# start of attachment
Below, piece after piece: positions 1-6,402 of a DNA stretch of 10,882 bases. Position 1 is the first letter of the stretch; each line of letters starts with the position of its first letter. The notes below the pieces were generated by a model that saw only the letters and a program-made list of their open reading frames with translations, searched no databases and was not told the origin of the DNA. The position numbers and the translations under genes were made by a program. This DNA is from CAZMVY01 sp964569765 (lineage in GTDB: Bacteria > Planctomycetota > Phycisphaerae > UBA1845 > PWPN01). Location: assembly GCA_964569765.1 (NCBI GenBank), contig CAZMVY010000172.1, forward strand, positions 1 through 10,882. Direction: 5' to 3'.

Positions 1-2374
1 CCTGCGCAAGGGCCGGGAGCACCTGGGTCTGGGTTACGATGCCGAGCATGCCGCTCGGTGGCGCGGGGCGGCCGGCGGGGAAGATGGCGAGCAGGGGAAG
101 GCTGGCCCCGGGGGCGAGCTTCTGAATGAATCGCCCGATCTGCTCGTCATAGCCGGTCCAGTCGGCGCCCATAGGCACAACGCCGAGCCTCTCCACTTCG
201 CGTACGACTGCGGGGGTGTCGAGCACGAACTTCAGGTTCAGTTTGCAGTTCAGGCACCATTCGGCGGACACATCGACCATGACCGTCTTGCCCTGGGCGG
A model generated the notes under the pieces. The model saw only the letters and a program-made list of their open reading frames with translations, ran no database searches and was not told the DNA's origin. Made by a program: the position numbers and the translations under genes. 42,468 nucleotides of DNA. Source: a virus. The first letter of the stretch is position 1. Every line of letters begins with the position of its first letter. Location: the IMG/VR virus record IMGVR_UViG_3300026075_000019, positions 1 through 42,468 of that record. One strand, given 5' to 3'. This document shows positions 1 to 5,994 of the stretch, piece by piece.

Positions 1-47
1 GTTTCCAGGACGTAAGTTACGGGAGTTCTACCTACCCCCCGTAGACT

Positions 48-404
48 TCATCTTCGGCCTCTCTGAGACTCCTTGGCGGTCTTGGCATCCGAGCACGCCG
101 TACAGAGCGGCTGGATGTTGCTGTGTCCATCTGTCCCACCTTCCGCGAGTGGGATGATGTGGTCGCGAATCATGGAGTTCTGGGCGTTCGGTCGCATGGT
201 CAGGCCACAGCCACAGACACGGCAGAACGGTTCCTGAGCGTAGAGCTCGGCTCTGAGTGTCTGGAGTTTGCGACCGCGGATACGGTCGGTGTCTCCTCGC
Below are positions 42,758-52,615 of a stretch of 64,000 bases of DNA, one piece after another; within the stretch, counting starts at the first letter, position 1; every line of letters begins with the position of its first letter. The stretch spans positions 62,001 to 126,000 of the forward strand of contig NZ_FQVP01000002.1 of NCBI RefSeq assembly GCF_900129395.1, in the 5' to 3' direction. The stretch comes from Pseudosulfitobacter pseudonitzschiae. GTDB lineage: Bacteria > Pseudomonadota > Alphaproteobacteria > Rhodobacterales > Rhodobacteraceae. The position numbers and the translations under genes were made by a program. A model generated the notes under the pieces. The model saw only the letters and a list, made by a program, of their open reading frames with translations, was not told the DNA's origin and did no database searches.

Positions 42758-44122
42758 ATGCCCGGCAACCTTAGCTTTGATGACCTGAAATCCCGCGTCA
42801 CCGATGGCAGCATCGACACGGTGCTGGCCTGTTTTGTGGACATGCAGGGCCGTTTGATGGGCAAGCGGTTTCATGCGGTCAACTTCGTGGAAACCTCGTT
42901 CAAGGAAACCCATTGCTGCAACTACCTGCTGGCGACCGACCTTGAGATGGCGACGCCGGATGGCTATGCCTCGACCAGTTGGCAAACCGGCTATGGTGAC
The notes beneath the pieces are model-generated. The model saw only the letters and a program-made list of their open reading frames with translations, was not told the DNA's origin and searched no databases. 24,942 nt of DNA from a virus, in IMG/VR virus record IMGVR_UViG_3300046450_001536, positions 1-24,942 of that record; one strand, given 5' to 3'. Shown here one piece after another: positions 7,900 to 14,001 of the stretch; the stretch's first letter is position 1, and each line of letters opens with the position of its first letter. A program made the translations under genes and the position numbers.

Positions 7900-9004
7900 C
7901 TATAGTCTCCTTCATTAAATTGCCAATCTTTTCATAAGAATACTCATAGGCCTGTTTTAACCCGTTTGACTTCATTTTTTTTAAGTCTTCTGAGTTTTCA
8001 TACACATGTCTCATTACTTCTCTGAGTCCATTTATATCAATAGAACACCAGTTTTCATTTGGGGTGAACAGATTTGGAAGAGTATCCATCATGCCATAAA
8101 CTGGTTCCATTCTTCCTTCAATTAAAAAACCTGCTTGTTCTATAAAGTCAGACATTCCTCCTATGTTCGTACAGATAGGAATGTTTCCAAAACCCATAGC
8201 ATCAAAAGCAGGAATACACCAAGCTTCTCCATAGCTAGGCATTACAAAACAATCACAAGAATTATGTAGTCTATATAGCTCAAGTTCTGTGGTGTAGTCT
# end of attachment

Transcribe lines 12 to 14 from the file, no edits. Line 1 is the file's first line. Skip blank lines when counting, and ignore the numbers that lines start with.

201 CAGGCCACAGCCACAGACACGGCAGAACGGTTCCTGAGCGTAGAGCTCGGCTCTGAGTGTCTGGAGTTTGCGACCGCGGATACGGTCGGTGTCTCCTCGC
Below are positions 42,758-52,615 of a stretch of 64,000 bases of DNA, one piece after another; within the stretch, counting starts at the first letter, position 1; every line of letters begins with the position of its first letter. The stretch spans positions 62,001 to 126,000 of the forward strand of contig NZ_FQVP01000002.1 of NCBI RefSeq assembly GCF_900129395.1, in the 5' to 3' direction. The stretch comes from Pseudosulfitobacter pseudonitzschiae. GTDB lineage: Bacteria > Pseudomonadota > Alphaproteobacteria > Rhodobacterales > Rhodobacteraceae. The position numbers and the translations under genes were made by a program. A model generated the notes under the pieces. The model saw only the letters and a list, made by a program, of their open reading frames with translations, was not told the DNA's origin and did no database searches.

Positions 42758-44122